You Can Cook Almost Anything If You Master These 11 Techniques

You Can Cook Almost Anything If You Master These 11 Techniques

Cooking without a recipe is easy if you know how to successfully execute a few basic techniques.


Though the word "baking" may evoke images of chocolate chip cookies or fruit-filled pies, it's also a very important everyday cooking technique.  For egg-based dishes, be sure to remove the dish from the oven as soon as the center sets (but is still slightly jiggly): that will prevent the eggs from overcooking and drying out. When you're baking meat, poultry, or fish, cooking at a lower temperature for a longer period of time is generally best; just be sure to take the meat out of the oven as soon as it reaches the correct internal temperature. Click here to read more about baking.


Blanching is a method of partially cooking vegetables by submerging them in boiling water and then immediately submerging them in ice water to stop the cooking. Depending upon the texture of the vegetable, they should be boiled anywhere from 30 seconds to a few minutes. Blanching slows the loss of flavor, color, and nutrients and brightens the vegetables' colors. Click here to see how to blanch vegetables.

Boiling and Simmering

When you're cooking something in a liquid, it's important to pay attention to the temperature of the liquid. Boiling (which means cooking something in water that is 212 degrees F) is a good technique for many grains and vegetables. Make sure the water is creating large bubbles across the entire surface, then submerge whatever you want to cook and allow it to boil until tender. Boiling shouldn't be confused with simmering (which is a great way to cook tender and flavorful meat) — a liquid that has reached a simmer will only produce pockets of small (but constant) bubbles.

Braising and Stewing

Both of these moist heat, slow-cooking methods are great for tenderizing tough cuts of meat and developing flavor, but they do have a few subtle differences. Braising is a way to cook a large cut of meat in enough liquid to partially cover it (a.k.a. pot roasting) while stewing is a way to cook small, equally sized pieces of meat that are totally immersed in a liquid. The secret to both braises and stews? Cook slowly over low heat (or in a slow oven) until fork-tender.


Broiling is the perfect way to finish a number of dishes that have been cooked at a lower temperature for a long period of time. Broiling applies high dry heat to the top of whatever you're cooking, quickly giving it a nice crust. This makes broiling useful for crisping up everything from slices of bread to the skin on a roasted chicken.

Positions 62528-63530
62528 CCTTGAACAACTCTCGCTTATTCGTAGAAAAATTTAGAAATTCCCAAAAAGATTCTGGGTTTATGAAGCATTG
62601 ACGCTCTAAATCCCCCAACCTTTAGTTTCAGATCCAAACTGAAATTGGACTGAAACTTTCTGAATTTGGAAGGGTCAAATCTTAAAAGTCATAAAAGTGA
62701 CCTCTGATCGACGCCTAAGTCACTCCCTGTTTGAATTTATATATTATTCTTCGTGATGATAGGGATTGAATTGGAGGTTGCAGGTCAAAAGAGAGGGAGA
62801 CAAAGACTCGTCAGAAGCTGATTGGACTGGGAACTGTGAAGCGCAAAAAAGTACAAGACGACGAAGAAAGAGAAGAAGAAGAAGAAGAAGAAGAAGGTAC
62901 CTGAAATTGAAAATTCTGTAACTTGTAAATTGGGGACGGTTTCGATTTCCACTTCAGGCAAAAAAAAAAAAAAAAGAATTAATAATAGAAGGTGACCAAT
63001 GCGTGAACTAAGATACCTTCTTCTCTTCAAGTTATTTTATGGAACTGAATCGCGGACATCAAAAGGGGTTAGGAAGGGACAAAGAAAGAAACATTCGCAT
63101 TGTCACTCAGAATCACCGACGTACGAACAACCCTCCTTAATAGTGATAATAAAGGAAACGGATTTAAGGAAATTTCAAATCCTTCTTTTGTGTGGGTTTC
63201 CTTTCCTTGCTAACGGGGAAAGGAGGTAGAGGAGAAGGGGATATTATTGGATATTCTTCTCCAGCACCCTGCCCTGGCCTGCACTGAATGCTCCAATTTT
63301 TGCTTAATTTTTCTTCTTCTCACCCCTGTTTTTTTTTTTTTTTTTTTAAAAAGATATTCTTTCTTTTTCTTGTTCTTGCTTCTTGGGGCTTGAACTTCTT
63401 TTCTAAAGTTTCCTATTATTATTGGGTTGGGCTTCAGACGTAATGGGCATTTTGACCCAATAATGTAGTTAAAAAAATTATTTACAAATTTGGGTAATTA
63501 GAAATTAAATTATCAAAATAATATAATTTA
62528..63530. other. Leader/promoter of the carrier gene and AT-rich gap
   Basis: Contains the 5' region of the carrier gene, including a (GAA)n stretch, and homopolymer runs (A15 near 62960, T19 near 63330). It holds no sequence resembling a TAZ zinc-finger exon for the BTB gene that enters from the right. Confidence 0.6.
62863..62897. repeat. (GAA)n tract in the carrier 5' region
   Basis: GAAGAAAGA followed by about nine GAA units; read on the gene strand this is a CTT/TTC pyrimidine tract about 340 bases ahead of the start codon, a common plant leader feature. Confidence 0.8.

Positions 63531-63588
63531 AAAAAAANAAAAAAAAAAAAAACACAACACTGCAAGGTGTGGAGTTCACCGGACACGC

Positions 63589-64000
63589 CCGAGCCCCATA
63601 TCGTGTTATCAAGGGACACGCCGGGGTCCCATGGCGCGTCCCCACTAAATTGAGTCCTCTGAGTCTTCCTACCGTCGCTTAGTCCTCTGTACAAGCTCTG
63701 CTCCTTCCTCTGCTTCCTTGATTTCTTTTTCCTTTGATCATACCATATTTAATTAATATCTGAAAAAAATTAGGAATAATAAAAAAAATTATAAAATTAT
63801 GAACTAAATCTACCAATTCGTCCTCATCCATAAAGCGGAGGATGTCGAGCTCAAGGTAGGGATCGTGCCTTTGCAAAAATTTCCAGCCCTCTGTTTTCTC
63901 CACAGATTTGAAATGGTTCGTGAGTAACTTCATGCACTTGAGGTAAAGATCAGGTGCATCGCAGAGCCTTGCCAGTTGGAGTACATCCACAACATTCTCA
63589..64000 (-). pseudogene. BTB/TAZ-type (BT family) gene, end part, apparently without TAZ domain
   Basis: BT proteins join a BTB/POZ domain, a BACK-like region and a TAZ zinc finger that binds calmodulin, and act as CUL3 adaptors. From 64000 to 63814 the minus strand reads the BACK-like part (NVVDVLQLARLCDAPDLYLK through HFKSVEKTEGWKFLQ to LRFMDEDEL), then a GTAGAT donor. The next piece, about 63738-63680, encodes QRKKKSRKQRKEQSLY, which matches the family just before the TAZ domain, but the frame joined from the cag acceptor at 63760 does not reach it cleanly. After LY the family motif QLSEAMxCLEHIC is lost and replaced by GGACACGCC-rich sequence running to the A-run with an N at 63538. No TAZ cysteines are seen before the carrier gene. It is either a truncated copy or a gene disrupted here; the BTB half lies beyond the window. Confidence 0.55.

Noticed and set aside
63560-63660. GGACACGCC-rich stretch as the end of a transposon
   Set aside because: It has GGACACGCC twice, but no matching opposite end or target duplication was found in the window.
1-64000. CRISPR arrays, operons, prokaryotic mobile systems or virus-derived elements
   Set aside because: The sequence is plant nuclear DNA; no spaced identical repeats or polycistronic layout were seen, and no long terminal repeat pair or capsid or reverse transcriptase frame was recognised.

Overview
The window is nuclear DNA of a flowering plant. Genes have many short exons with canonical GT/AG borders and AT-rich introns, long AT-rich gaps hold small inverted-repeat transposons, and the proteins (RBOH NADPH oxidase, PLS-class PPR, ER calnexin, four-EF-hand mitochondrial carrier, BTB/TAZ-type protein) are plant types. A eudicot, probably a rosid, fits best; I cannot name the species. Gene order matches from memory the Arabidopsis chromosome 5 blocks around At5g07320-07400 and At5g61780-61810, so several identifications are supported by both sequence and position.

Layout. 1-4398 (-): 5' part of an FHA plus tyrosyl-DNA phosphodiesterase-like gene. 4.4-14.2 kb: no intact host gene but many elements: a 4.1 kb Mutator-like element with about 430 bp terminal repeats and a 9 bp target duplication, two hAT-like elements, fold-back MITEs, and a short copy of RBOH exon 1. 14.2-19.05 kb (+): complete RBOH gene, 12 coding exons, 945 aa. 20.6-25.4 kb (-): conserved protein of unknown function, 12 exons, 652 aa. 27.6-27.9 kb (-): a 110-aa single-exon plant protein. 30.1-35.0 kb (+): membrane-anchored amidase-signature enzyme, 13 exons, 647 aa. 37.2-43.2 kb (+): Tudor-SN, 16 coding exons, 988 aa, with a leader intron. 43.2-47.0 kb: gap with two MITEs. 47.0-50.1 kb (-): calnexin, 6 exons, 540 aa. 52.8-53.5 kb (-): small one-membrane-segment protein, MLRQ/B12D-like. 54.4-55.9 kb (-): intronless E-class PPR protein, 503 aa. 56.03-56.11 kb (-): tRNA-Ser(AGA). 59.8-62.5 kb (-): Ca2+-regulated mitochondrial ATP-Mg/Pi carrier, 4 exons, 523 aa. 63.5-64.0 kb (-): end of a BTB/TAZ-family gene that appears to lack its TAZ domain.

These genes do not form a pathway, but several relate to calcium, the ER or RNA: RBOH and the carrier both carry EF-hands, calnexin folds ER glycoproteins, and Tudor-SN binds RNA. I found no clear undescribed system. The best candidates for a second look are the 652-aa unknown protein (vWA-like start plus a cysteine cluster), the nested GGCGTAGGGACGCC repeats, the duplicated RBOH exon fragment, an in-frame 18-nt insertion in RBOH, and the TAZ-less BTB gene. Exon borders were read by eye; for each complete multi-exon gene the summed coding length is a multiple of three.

Frying and Sautéing

Any food that's cooked in hot fat is technically fried. Though we often think of deep-frying (a technique where foods are completely submerged in the fat) or pan-frying (when foods are partially submerged in fat and then flipped half way through their cook time), sautéing is also a form of frying that uses a very small amount of fat. The key to any frying is measuring and maintaining the correct temperature. Most frying occurs between 350 and 375 degrees F. Frying at a higher temperature will cause the outside of your food to brown before the inside is cooked, and frying at a lower temperature will allow the food to absorb too much fat and become greasy. 


Though you can cook food on a cast-iron grill pan for similar results, grilling really refers to cooking food on a metal grate over an open flame. This cooking technique adds charred grill marks to food (which means more flavor), but can quickly dry foods out. Ensure perfectly grilled food every time by keeping the temperature of the grill high, flipping the food as few times as possible, and resting grilled meats before cutting them. Click here for more pro grilling tips.


One of the keys to perfect poaching is making sure that the temperature of your liquid (whether that's water, stock, fruit juice, or melted butter) is between 160 and 180 degrees F. If you notice that your liquid is boiling, reduce the heat; poaching liquid should look as though it's just about to bubble. This gentle cooking technique is perfect for delicate foods like eggs, fish, or fruit. Click here for recipes this technique.


Roasting is very similar to baking, except that the oven temperature is usually slightly higher, and, while some baked dishes may be covered, roasting typically occurs in an uncovered dish. One of the benefits of roasting food in the oven is that the higher heat helps the food develop a brown, flavorful exterior. To keep roasted foods from drying out, cook them with a little bit of fat; drizzle vegetables or large cuts of meat with olive oil before roasting or rub butter on and under chicken skin, for example.


When you want to build flavor, try searing. Searing is a cooking method that involves extremely high heat, producing a crisp, charred exterior. Though it's common to sear meat, many vegetables can be cooked this way as well. When you're searing something, make sure the pan is very hot, use a small amount of oil, and add whatever you're cooking in small batches, giving it a few minutes of uninterrupted cooking time on each side. After you have a nice sear on all sides, continue cooking the meat or vegetables (if needed) by braising, stewing, or roasting.


Just as the name suggests, steamed foods are cooked using steam generated by a boiling liquid — usually water. This cooking method helps vegetables retain their shape, texture, and color and is perfect for foods that need to be cooked gently (like egg-based puddings). To cook with steam, you'll need a steamer basket that fits securely inside a pot that has a lid. Fill the pot with water (leaving an inch between the water and the steamer basket), place the uncooked food in the basket, cover, and cook over medium-high heat until you reach the desired doneness.